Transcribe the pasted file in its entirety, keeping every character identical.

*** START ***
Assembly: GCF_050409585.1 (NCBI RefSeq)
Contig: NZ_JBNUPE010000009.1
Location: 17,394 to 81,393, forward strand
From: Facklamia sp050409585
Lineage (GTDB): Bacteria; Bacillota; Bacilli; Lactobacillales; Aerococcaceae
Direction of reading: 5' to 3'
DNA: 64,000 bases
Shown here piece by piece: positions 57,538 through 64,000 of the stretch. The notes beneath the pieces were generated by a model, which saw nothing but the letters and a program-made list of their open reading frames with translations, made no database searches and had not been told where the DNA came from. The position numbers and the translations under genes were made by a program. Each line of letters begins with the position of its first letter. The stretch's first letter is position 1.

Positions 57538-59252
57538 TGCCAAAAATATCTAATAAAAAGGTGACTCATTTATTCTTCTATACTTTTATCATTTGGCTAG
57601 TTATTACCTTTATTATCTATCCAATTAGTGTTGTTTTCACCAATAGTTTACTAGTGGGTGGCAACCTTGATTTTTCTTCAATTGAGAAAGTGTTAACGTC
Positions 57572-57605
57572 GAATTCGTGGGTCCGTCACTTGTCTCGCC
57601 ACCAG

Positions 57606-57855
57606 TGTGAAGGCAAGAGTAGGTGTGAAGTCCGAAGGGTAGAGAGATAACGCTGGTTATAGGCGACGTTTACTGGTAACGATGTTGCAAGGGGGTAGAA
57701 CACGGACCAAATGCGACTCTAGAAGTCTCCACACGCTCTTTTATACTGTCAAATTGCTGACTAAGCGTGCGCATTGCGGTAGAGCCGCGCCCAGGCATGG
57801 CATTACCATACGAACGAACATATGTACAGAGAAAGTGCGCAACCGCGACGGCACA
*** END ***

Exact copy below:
Assembly: GCF_050409585.1 (NCBI RefSeq)
Contig: NZ_JBNUPE010000009.1
Location: 17,394 to 81,393, forward strand
From: Facklamia sp050409585
Lineage (GTDB): Bacteria; Bacillota; Bacilli; Lactobacillales; Aerococcaceae
Direction of reading: 5' to 3'
DNA: 64,000 bases
Shown here piece by piece: positions 57,538 through 64,000 of the stretch. The notes beneath the pieces were generated by a model, which saw nothing but the letters and a program-made list of their open reading frames with translations, made no database searches and had not been told where the DNA came from. The position numbers and the translations under genes were made by a program. Each line of letters begins with the position of its first letter. The stretch's first letter is position 1.

Positions 57538-59252
57538 TGCCAAAAATATCTAATAAAAAGGTGACTCATTTATTCTTCTATACTTTTATCATTTGGCTAG
57601 TTATTACCTTTATTATCTATCCAATTAGTGTTGTTTTCACCAATAGTTTACTAGTGGGTGGCAACCTTGATTTTTCTTCAATTGAGAAAGTGTTAACGTC
Positions 57572-57605
57572 GAATTCGTGGGTCCGTCACTTGTCTCGCC
57601 ACCAG

Positions 57606-57855
57606 TGTGAAGGCAAGAGTAGGTGTGAAGTCCGAAGGGTAGAGAGATAACGCTGGTTATAGGCGACGTTTACTGGTAACGATGTTGCAAGGGGGTAGAA
57701 CACGGACCAAATGCGACTCTAGAAGTCTCCACACGCTCTTTTATACTGTCAAATTGCTGACTAAGCGTGCGCATTGCGGTAGAGCCGCGCCCAGGCATGG
57801 CATTACCATACGAACGAACATATGTACAGAGAAAGTGCGCAACCGCGACGGCACA